Fast growth to 60–75 ft. tall, 50 ft.wide,with spreading branches and rounded canopy. Bark becomes quite dark and fissured with age. Leaves 5– 8 in. long, 4–6 in.wide,with three to seven pairs of sharp-pointed lobes.New leaves and leafstalks are red or bright yellow in spring, dark green in summer, turning dark red, ruddy brown, or orange in fall.Acorns are 3/4–1 in. long, shaped like a toy top, enclosed by onethird in shallow cap; often profuse, creating litter on pavement.Needs fertile soil and regular moisture. High-branching habit and reasonably open shade make it a good tree for big lawns, parks, broad avenues.Deep roots make it good to garden under. Known host of the fungus that causes sudden oak death.

Quercus suber

To 30–60 ft. high and wide. Trunk and main limbs covered with handsome, thick, corky bark (the cork of commerce). Toothed, 3-in., oval leaves are shiny dark green above, gray beneath. Egg-shaped acorns with a short point are 3/4– 1/2 in. long, covered by one-third to one-half in bowl-shaped cap. Good garden shade tree; lighttextured foliage contrasts interestingly with massive, fissured trunk. Needs good drainage. Fairly tolerant of various soils, but foliage may turn yellow in highly alkaline conditions. One of best oaks for desert.Value as street or park tree diminishes when children find out how easy it is to carve its bark.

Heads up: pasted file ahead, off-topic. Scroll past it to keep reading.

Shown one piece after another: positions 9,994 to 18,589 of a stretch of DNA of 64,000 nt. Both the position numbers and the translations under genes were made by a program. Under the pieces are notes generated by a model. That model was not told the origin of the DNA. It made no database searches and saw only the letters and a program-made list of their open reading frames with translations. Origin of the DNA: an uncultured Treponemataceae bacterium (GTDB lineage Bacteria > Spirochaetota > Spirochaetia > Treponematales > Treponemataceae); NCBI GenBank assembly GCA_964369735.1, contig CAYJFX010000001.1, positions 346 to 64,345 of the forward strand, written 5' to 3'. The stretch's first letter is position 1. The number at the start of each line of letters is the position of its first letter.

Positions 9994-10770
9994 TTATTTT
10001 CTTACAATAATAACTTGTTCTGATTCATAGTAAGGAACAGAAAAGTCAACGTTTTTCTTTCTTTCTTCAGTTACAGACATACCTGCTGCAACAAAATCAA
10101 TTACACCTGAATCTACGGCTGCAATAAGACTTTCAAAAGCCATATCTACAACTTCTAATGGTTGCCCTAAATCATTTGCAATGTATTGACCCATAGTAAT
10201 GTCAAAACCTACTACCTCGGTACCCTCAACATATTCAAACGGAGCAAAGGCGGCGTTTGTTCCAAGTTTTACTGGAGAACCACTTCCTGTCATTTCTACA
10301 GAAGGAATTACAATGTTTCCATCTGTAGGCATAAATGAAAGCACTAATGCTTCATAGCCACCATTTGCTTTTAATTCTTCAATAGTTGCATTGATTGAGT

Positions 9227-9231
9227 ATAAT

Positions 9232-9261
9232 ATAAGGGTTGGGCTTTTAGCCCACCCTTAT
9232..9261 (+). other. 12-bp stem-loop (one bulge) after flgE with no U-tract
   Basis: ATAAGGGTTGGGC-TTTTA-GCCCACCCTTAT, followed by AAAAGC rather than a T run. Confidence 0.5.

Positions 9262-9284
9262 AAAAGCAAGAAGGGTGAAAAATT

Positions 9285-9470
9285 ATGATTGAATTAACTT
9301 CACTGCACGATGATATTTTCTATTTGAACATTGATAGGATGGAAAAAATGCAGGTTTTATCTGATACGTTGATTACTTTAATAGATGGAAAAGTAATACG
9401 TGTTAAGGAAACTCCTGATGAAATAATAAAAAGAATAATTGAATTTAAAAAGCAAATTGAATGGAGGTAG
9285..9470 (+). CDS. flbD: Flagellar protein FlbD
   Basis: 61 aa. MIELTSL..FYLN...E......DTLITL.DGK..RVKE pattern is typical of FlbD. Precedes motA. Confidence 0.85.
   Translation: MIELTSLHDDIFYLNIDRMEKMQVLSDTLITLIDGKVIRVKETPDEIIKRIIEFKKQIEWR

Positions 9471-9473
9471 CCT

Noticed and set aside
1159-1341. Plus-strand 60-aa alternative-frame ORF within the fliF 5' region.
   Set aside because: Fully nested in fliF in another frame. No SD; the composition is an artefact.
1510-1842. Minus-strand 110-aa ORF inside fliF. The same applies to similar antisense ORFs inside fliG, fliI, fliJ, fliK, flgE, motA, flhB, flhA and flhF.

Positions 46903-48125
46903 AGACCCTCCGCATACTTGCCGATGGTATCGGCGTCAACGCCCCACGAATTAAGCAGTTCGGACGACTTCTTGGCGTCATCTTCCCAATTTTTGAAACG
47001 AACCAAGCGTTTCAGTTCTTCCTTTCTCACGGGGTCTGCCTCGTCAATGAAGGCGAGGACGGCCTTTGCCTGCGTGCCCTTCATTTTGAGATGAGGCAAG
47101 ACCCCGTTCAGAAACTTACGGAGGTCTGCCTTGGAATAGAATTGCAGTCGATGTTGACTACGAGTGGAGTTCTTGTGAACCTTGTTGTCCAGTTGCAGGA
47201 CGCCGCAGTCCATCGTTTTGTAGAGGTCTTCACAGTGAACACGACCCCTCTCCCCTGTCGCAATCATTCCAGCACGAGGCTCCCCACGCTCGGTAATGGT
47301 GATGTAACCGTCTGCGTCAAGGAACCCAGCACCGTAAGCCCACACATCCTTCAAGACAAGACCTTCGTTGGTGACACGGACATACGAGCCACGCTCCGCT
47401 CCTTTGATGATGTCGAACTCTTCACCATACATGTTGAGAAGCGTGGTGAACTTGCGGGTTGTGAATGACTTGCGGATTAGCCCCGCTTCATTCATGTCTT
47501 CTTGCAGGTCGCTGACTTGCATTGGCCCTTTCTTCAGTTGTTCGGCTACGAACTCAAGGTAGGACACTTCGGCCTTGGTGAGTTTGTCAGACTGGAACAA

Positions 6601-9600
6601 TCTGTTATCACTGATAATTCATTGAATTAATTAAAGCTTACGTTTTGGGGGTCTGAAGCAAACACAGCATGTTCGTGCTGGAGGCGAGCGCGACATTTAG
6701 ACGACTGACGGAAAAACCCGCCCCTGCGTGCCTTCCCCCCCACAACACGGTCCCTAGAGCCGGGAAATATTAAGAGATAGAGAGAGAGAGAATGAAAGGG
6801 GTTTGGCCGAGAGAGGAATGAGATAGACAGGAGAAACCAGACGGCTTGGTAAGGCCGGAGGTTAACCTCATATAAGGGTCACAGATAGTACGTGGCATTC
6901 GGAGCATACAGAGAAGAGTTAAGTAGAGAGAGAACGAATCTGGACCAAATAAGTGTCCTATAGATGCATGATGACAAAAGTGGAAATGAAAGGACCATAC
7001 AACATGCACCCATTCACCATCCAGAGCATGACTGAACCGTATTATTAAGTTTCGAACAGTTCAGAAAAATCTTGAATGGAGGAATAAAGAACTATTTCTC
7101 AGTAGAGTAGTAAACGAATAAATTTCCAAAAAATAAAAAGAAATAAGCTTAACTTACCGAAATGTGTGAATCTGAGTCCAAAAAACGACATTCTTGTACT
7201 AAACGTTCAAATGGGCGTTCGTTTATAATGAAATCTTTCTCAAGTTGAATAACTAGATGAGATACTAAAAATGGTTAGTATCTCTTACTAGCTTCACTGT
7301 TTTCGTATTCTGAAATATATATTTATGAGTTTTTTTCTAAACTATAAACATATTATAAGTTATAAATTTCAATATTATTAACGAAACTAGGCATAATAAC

Quercus vaccinifolia

Native tomountains of Northern Californiaand southern Oregon. Grows to2–5 ft. tall and at least twice aswide, with sprawling branches.Oblong to egg-shaped, smooth-marginedleaves, pointed orround at the tip; shiny gray-greenabove, gray with sparsegolden hairs below. Round tooval acorns to 1/2 in. long, withshallow cap covered in thin,hairy scales. Useful in wild gardensand as an informal hedge.

Quercus virginiana

Grows at a moderate to fast rate, eventually reaching 40–80 ft. tall, with a heavy-limbed crown spreading twice as wide. Long lived; with age, bark becomes very dark and checked. Smooth-edged, narrowly oval, 1/2 –5-in.-long leaves are shiny dark green above and whitish beneath. Oval acorns to 1 in. long, with sharp spine at tip; enclosed by one-fourth in bowl-shaped cap with hairy scales. Best in deep, rich,moist soil. In hot interior climates, it’s the most attractive of all evergreen oaks. Best oak for lawn planting in low desert.

Quercus wislizenii

Native to the Sierra foothills,eastern side of Coast Ranges,interior valleys from southernOregon to Southern California.To 30–75 ft. tall, often broaderthan high, with dense, roundedcanopy. Elliptical glossy greenleaves have smooth or spinyedges and abruptly pointed tip.Slender, conical, sharp-pointed,3/4–1 1/2-in. acorns are enclosedby one-fourth to one-half in aflat-scaled cap. Handsome treefor parks and big lawns. Youngplants are sparse and angular,offering little hint of their ultimatebeauty.